YOUR SMILE • by Elizabeth Pilsner

Swipe… beep… swipe… beep… swipe… BEEP! I’m on the third hour of my shift and that mantra pounds my mind, stirring with fluorescent lights for a headache, just short of a migraine. Still, plastered on my face is a half-smile, the “enthusiasm” the manager says will get me far… a promotion. Could I hope for that much?

Maybe then I could incorporate a few small luxuries into my economic plan. The Starbucks stand and a grande, double chocolaty chip, crème-based frappuchino awaits me: sugary cocoa bliss in a tall plastic cup. Alas, for now it isn’t mine for lack of coin.

Scanning boxes of Quaker’s oatmeal, stuffing a can of Folger’s coffee into a bag, I check out the wrinkled — perhaps emaciated — woman’s groceries, while she brushes back her short, curled hair with her fingers, and sets a cake on the conveyor belt. The cake is half-price, one of the expiring goods in our bakery; whoever’s getting that must be loved.

“Whose birthday is it?” I ask with a semblance of politeness, classically fake smile turning up my lips.

“Oh, no one’s really,” she admits, “but it seemed sad to let it go to waste when there is so much to celebrate.” So much to celebrate? Has she watched the news? Economic depression, suicide, homicide, terrorists, war: Our world is anything but something to celebrate. The lady seems to see my confusion because she elaborates:

“God has blessed me and you with so much, every day. I celebrate different blessings with every cake I buy.”

“What has God blessed you with today?” I question skeptically.

She hesitates a moment before brightly saying two words.

“Your smile.”

Elizabeth Pilsner is a senior in high school who has recently discovered she is not in fact meant to be an engineer, as chemistry and calculus are far less interesting than creative writing. Elizabeth enjoys writing, reading, and studying Spanish.

Rate this story:
 average 4.2 stars • 11 reader(s) rated this

Every Day Fiction

  • Didn’t see that one coming.

    What perfect irony!

    And you’re still a teenager, Elizabeth – I’m jealous.

  • Rose Gardener

    So few words, such perfect story telling. I’d give it a jealous 6 stars if I could.

  • Ocean

    Absolutely delightful.

  • The last line drew an involuntary “Oh!” from me. It was just so perfect. Loved, loved, loved it. 😀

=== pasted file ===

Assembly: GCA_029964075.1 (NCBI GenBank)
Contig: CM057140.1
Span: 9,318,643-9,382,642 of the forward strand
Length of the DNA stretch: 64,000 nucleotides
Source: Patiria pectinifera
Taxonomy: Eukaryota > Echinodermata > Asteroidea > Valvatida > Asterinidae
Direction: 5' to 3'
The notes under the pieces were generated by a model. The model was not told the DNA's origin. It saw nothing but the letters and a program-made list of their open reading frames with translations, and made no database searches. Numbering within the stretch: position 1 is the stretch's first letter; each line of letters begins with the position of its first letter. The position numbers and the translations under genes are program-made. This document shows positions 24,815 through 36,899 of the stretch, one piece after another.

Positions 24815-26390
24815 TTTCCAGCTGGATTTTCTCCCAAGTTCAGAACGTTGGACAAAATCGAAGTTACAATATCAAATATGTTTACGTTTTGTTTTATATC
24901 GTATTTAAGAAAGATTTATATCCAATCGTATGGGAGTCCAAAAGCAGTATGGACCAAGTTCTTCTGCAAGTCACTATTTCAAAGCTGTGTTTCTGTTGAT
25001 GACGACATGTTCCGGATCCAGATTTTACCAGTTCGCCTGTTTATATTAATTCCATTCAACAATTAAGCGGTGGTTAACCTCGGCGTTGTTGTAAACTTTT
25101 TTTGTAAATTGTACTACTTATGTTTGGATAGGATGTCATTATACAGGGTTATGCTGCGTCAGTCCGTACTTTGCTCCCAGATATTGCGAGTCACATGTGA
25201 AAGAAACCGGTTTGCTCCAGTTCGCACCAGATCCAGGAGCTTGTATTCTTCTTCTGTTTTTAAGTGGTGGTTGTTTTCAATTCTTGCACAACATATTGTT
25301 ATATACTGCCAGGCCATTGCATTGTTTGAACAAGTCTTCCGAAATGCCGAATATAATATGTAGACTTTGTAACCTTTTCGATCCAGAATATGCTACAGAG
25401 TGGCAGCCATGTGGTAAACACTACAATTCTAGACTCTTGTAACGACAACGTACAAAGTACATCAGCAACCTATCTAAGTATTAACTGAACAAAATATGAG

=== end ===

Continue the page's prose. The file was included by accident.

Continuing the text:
• ajcap

    And how right the old girl is, as well, to celebrate different blessings every day.

    Lovely read to start the morning and, if I may say so, a smart decision on the author’s part to pick creative writing over engineering. I made the wrong decision when I was her age and discovered, even with a tutor, chemistry sucks.

  • Sandy Mayrand

    Elizabeth, I loved your story. The ending was unexpected, but perfect!

  • John Brooke

    Perfectly, perfect!

  • Magnifique!! Way to start my day. 5 (count ’em) stars.

  • Rob

    Pow! That one hit dead center in the midst of this ‘silly season’.


  • KarenKay

    This is wonderful!! Very Nice!! 🙂

  • What a great story.
    Thank you.

  • I needed that. Thanks!

  • Marilag Lubag

    Two words. Love it. 🙂

  • Jen

    Aw! What a nice story. I really like the woman who bought the cake.

  • Kit

    Such sweet, well-told irony. I’m so impressed that, as a high school senior you already understand the power of restraint and economy of words. Loved the way you ended it – a nice surprise that left the reader and the main character (I’m guessing) pondering… Five stars from me.

  • Simone

    The ending didn’t leave me pondering … it left my eyes leaking. Excellent writing with a powerful message for us to appreciate all we have. It’s apparent you’ve found your calling; hopefully I’ll find mine if I ever grow up. Thank you for a five-star, wonderful read.

  • You nailed it! The ending was perfect. I don’t think anyone could see that ending coming. If you are this good and still in highschool…I have no doubt you can finish my thought.

  • Steve Talbert

    Great things do come in small packages! Five stars!

  • BUD

    Great ending Elizabeth.
    3 stars.


  • Brenda Blakey

    You get a 100+ on the story and an ‘Excellent’ on intuition about your future. Writing is no less difficult than chemistry and calculus but it is certainly more interesting. 5 stars.

  • Elizabeth Perfect

    Ooh, the ending to that one pinches. The irony was just perfect.

    It’s great to see another talented young Elizabeth. =)

  • Dee Streiner

    Loved it! Especially “Alas, for now it isn’t mine for lack of coin.” It felt fresh and stood out to me. You have so much talent, keep at it.